Telecom revolutions have a way of sneaking up on you. They often start quietly in research labs, boardrooms, or legislative halls. The latest upheaval may be upon us -- and it's the result of rare industry cooperation.
In late May, Verizon Communications (VZ) SBC Communications (SBC) and BellSouth (BLS) announced that they would jointly develop standards that will allow them to roll out ultrafast fiber-optic lines right to customers' doorsteps. By working together on setting standards -- much as they did in the '90s with DSL -- the Bells figure they'll be able to dramatically chop the costs of bringing fiber to the home. And that, in turn, should speed its rollout and give the Bells a lift as the battle with cable rivals over the markets for broadband and phone services heat up.
None of that will happen overnight. Deploying fiber nationwide will be costly and could take 10 years. But it's a mission the telcos must accomplish. Already, the cable companies have jumped ahead of the Bells, with 60% of the broadband market and a host of high-end digital-video services. Many are now pushing packages that include Internet, digital TV, and phone service, for example.
The Bells are counting on their fiber initiative to help keep cable in sight. All three have begun to lay fiber in select neighborhoods, including a Verizon project in suburban Virginia. Fiber to the home would boost connection speeds by a factor of 20, making current DSL and cable broadband services run like mules next to a Kentucky Derby champion. Faster lines could unleash an explosion of new services, ranging from video-on-demand to more realistic games. "A few years from now," says Danny Briere, CEO of researcher TeleChoice Inc., "we'll look back at this [pact] as a milestone."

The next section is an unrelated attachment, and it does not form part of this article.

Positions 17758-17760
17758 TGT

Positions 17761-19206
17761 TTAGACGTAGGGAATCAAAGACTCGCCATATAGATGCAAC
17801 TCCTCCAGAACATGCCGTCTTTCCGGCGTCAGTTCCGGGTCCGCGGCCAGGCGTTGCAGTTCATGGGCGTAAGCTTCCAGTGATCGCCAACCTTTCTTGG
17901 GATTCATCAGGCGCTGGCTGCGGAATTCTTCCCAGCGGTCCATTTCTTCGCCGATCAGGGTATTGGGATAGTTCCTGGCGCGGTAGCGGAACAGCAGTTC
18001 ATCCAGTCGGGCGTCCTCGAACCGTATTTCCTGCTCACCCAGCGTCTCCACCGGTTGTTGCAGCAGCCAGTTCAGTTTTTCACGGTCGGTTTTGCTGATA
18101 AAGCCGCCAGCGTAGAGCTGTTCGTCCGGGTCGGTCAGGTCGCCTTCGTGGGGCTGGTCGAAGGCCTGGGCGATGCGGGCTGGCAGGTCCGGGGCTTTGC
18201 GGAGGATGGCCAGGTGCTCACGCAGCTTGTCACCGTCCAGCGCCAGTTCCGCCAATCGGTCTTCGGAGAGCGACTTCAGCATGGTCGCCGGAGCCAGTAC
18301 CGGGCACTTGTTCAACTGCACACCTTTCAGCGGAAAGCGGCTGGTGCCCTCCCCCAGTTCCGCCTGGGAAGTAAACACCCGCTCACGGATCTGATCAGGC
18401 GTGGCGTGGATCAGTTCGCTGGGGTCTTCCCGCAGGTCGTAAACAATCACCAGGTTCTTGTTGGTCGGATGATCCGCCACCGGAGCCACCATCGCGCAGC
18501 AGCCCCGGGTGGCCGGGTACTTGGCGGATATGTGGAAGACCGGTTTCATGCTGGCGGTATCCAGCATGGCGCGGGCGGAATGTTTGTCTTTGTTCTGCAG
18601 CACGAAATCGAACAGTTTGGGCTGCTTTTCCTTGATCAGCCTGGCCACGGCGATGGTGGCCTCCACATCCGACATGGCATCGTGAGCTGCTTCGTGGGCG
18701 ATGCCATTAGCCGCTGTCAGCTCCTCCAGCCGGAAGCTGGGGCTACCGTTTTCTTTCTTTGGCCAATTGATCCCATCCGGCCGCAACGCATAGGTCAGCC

Perhaps -- but the cable giants are hardly sitting still. On June 13, Pace Micro Technology, which builds digital-TV gear, unveiled a device the size of two cigarette packs that connects to a subscriber's set-top box and converts analog cable signals into digital. Selling for less than $80, compared with the usual $300 or more, the device will allow cable operators to offer cheaper high-definition TV, plus video-phone and fast Net service to customers reluctant to pay for such advanced offerings today. That means the cable giants could be even further ahead in broadband by the time fiber to the home becomes widespread.
Moreover, fending off their cable rivals isn't the Bells' only motivation for rolling out fiber. Their traditional voice business is no longer the earner it was. Average revenues fell 4.2% in 2002 and, according to UBS Warburg (UBS), will drop 3.5% more, to $94.2 billion, this year as businesses spend less and users go wireless. The carriers need the boost -- even though they acknowledge that the standards agreement is no panacea for the battered sector. "The industry didn't get in this ditch overnight," says William L. Smith, BellSouth's chief technology officer. "And life won't be great again with the wave of a wand."
Still, the pact gets the ball rolling. With a single standard, equipment makers will be able to develop and manufacture the necessary gear -- optical switches and routers -- for far less. The joint effort is expected to lower the cost of installing fiber-optic gear to a single-family home from the current range of $1,500 to $3,000 to below $1,000. Says Ross K. Ireland, chief technology officer at SBC: "That's the reason for the three companies aggregating."
To further cut costs, the telcos will start deploying fiber in new subdivisions and to urban apartments and condo complexes, where the density makes the economics more appealing. For each company, the annual capital investment would add up to roughly $1 billion.
Before they shell out more money, though, the carriers are looking for help on the regulatory front. They want assurances from the Federal Communications Commission that they won't have to sell access to their fiber-optic networks at deep discounts to rivals, as they must do now with local voice service. The FCC is expected to clarify its rules soon.
The last time the Bells got together to reduce rollout prices, it paid off. A single standard for DSL in the 1990s let suppliers cut their prices, as expected. The carriers then aggressively marketed the new service. Today, 7.6 million households have DSL. When revenue-starved suppliers start bidding for the fiber contracts in July, it will be "a very positive step forward," says Jay C. Fausch, a senior director of marketing for French supplier Alcatel (ALA) Indeed, it's just the sort of positive step that could spark a badly needed telecom revolution. By Roger O. Crockett in Chicago, with Charles Haddad in Atlanta and Steve Rosenbush in New York